Meet Hillel, Who Would Teach Anyone

Image: The entrance to the Tomb of Hillel the Elder, as it was around 1900. From the Jewish Encyclopedia, published by Funk & Wagnalls between 1901 and 1906. Public Domain.

Hillel the Elder is perhaps the most famous and most quoted of the early rabbis. He was born in Babylon about 110 BCE and died in Jerusalem about 10 CE. He was renowned in his own time as a teacher of Torah and had many students, who became known as Beit Hillel, the House (or School) of Hillel. His name is forever associated with his fellow scholar, Shammai, who had his own followers, known as Beit Shammai.

He is not called “Rabbi Hillel” because he is from a time just before the rabbis. Some writers give him that title, but in his case it is an anachronism.

 

All of our information about Hillel comes from sources written down long after his death, in some cases, hundreds of years after his death. What we know for sure is that he founded a great school of Torah study. The debates between Beit Hillel and Beit Shammai became the model for beneficial disagreements, “arguments for the sake of heaven.” (Pirkei Avot 5:17)

The stories we have about Hillel himself depict him as a mild individual with a brilliant mind for Torah. One of the longest stories about Hillel is from Shabbat 31a, which is so good that I will quote it in its entirety:

The Sages taught in a baraitaA person should always be patient like Hillel and not impatient like Shammai. The Gemara related: There was an incident involving two people 

who wagered with each other and said: Anyone who will go and aggravate Hillel to the point that he reprimands him, will take four-hundred zuzOne of them said: I will aggravate him. That day that he chose to bother Hillel was Shabbat eve, and Hillel was washing the hair on his head. He went and passed the entrance to Hillel’s house and in a demeaning manner said: Who here is Hillel, who here is Hillel? Hillel wrapped himself in a dignified garment and went out to greet him. He said to him: My son, what do you seek? He said to him: I have a question to ask. Hillel said to him: Ask, my son, ask. The man asked him: Why are the heads of Babylonians oval? He was alluding to and attempting to insult Hillel, who was Babylonian. He said to him: My son, you have asked a significant question. The reason is because they do not have clever midwives. They do not know how to shape the child’s head at birth.

That man went and waited one hour, a short while, returned to look for Hillel, and said: Who here is Hillel, who here is Hillel? Again, Hillel wrapped himself and went out to greet him. Hillel said to him: My son, what do you seek? The man said to him: I have a question to ask. He said to him: Ask, my son, ask. The man asked: Why are the eyes of the residents of Tadmor bleary [terutot]? Hillel said to him: My son, you have asked a significant question. The reason is because they live among the sands and the sand gets into their eyes.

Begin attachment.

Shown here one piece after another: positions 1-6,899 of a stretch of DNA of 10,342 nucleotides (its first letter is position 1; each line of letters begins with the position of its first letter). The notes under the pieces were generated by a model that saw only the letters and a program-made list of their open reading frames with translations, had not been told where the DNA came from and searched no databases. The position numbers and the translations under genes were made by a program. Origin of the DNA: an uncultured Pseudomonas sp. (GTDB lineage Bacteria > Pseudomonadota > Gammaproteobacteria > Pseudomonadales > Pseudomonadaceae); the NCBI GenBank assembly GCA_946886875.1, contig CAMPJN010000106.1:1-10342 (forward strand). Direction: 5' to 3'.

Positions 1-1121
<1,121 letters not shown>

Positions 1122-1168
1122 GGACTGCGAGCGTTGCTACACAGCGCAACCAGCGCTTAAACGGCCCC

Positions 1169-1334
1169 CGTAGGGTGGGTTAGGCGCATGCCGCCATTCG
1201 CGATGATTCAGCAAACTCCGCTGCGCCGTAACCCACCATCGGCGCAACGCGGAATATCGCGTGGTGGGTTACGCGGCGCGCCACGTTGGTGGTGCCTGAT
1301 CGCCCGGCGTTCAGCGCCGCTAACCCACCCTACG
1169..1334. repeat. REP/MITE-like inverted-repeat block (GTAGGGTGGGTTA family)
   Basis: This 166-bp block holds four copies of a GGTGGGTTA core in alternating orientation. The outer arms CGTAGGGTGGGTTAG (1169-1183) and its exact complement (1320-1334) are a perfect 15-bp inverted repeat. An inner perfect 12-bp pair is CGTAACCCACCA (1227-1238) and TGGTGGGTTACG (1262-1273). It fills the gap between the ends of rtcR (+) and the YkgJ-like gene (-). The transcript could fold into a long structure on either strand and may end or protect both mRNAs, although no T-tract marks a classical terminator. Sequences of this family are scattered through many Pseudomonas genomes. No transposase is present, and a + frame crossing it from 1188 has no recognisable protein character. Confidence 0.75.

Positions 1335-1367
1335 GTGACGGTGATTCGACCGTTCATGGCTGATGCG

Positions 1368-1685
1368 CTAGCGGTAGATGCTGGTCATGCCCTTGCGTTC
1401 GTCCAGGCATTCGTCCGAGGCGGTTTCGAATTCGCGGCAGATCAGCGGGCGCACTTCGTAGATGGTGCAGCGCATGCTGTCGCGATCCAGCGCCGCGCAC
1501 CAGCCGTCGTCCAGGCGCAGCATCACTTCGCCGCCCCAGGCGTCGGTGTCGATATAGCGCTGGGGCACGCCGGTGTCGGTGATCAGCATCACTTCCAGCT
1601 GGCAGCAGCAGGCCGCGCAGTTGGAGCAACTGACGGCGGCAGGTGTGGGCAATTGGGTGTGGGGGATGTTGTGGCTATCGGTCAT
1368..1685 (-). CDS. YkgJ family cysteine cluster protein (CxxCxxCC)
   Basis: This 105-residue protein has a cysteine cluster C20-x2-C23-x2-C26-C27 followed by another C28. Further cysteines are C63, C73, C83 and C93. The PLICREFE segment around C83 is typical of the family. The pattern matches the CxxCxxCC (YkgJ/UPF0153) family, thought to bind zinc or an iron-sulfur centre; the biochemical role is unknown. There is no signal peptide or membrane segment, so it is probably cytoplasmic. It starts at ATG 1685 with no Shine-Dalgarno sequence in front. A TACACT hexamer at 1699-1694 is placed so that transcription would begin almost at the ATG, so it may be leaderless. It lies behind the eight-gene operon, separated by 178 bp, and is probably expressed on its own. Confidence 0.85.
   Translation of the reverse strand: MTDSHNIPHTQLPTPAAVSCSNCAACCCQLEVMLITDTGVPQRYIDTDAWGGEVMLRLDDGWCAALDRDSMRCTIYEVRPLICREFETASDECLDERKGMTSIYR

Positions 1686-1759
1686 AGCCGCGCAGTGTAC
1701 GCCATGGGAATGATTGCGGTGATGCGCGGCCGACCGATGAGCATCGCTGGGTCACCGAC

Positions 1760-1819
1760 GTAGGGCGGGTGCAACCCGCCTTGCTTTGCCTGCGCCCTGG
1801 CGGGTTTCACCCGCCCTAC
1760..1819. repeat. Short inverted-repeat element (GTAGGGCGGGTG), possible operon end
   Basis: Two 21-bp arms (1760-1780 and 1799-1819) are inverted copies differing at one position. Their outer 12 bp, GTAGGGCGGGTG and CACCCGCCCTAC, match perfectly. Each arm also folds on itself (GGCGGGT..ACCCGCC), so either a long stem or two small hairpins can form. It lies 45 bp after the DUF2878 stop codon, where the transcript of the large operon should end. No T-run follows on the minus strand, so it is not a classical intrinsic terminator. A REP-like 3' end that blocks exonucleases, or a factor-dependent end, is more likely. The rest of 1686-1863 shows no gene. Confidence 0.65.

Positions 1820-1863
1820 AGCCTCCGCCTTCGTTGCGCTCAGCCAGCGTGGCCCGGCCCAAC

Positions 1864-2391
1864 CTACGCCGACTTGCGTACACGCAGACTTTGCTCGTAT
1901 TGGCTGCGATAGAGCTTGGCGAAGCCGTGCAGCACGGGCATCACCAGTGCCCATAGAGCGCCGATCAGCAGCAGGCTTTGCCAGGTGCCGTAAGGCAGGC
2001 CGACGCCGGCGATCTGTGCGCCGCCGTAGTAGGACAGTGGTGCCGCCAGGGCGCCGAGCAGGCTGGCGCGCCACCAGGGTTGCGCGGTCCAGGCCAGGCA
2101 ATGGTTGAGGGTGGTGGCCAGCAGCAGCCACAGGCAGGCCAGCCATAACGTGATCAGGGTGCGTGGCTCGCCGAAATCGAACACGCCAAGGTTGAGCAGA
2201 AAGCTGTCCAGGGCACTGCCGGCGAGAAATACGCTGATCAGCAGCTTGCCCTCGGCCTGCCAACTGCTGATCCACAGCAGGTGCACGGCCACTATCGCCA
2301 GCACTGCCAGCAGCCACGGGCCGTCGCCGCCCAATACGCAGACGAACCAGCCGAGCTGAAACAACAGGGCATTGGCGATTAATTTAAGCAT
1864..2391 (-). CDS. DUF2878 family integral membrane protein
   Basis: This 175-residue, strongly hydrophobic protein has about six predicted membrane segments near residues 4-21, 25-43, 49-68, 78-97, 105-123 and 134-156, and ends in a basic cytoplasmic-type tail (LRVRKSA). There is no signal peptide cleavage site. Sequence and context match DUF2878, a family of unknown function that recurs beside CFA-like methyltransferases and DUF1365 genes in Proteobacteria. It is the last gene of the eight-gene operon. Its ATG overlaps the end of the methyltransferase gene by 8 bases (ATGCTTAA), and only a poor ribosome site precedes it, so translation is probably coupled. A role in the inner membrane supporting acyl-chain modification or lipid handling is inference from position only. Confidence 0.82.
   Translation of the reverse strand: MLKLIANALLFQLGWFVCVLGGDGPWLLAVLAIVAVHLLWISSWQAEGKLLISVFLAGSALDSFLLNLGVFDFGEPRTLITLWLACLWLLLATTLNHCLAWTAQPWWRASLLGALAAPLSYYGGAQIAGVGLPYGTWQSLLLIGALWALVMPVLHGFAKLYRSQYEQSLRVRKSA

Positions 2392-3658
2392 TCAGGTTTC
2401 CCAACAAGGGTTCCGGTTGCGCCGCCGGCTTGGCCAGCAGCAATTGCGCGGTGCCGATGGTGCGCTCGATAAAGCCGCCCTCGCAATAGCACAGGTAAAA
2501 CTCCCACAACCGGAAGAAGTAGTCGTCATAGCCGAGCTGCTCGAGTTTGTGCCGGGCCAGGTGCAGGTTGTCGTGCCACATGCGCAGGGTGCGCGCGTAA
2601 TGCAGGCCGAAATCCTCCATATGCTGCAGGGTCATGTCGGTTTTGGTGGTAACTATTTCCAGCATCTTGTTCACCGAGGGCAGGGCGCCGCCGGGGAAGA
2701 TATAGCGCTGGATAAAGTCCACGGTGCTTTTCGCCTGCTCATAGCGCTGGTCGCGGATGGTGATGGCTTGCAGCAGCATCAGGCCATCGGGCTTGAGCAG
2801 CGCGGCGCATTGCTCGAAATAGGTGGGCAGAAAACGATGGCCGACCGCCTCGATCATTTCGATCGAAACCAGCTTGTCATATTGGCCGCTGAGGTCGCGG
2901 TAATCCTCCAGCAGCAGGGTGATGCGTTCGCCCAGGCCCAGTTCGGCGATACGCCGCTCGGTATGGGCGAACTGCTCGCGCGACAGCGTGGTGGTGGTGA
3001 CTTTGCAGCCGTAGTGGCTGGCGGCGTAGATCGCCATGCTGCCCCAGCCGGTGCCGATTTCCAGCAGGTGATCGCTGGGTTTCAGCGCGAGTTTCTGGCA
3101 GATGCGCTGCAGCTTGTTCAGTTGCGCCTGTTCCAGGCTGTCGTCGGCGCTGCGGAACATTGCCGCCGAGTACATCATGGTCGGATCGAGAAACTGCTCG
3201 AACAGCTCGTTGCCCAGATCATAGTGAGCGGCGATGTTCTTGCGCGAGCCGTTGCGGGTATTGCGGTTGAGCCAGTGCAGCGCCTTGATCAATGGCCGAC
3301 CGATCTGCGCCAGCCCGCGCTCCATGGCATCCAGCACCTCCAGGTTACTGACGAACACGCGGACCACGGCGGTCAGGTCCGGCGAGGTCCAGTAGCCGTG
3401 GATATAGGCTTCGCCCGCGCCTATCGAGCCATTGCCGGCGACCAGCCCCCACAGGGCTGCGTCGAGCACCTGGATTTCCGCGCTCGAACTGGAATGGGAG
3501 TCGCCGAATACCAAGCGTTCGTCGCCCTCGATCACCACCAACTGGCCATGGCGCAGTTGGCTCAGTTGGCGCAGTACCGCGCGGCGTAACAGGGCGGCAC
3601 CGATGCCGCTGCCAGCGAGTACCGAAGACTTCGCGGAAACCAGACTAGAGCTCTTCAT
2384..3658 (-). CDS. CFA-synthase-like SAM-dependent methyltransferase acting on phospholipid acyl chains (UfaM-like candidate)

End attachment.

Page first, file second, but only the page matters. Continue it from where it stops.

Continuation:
Once again the man went, waited one hour, returned, and said: Who here is Hillel, who here is Hillel? Again, he, Hillel, wrapped himself and went out to greet him. He said to him: My son, what do you seek? He said to him: I have a question to ask. He said to him: Ask, my son, ask. The man asked: Why do Africans have wide feet? Hillel said to him: You have asked a significant question. The reason is because they live in marshlands and their feet widened to enable them to walk through those swampy areas.

That man said to him: I have many more questions to ask, but I am afraid lest you get angry. Hillel wrapped himself and sat before him, and he said to him: All of the questions that you have to ask, ask them. The man got angry and said to him: Are you Hillel whom they call the Nasi of Israel? He said to him: Yes. He said to him: If it is you, then may there not be many like you in Israel. Hillel said to him: My son, for what reason do you say this? The man said to him: Because I lost four hundred zuz because of you.Hillel said to him: Be vigilant of your spirit and avoid situations of this sort. Hillel is worthy of having you lose four hundred zuz and another four hundred zuz on his account, and Hillel will not get upset. – Shabbat 30b-31a

This passage is followed by other stories about Hillel. Here is another, perhaps the most famous story of all:

There was another incident involving one gentile who came before Shammai and said to Shammai: Convert me on condition that you teach me the entire Torah while I am standing on one foot. Shammai whacked him with the builder’s cubit in his hand. This was a common measuring stick and Shammai was a builder by trade. The same gentile came before Hillel. He converted him and said to him: That which is hateful to you do not do to another; that is the entire Torah, and the rest is its interpretation. Go study. – Shabbat 31a

The image that emerges of Hillel is a man so willing to teach Torah that he will put up with some significant shenanigans from students. He means it when he says “no question is too stupid!” In the second story, Shammai rejects a jokester who seems to be mocking the Torah. Hillel summarizes the Torah, then admonishes him: Go study. Hillel has faith in the power of Torah study to change a life.

Hillel was a modest man who established a great school of rabbis. He is one of the foundational figures for Rabbinic Judaism, and a role model to all of us who try to do justice to Torah in our own time.

Talmud and the Absurd: The Elephant in the Sukkah

Here is a lovely bit of Talmud to study. When we need a break from a painful present, Jewish study can provide both rest and refreshment.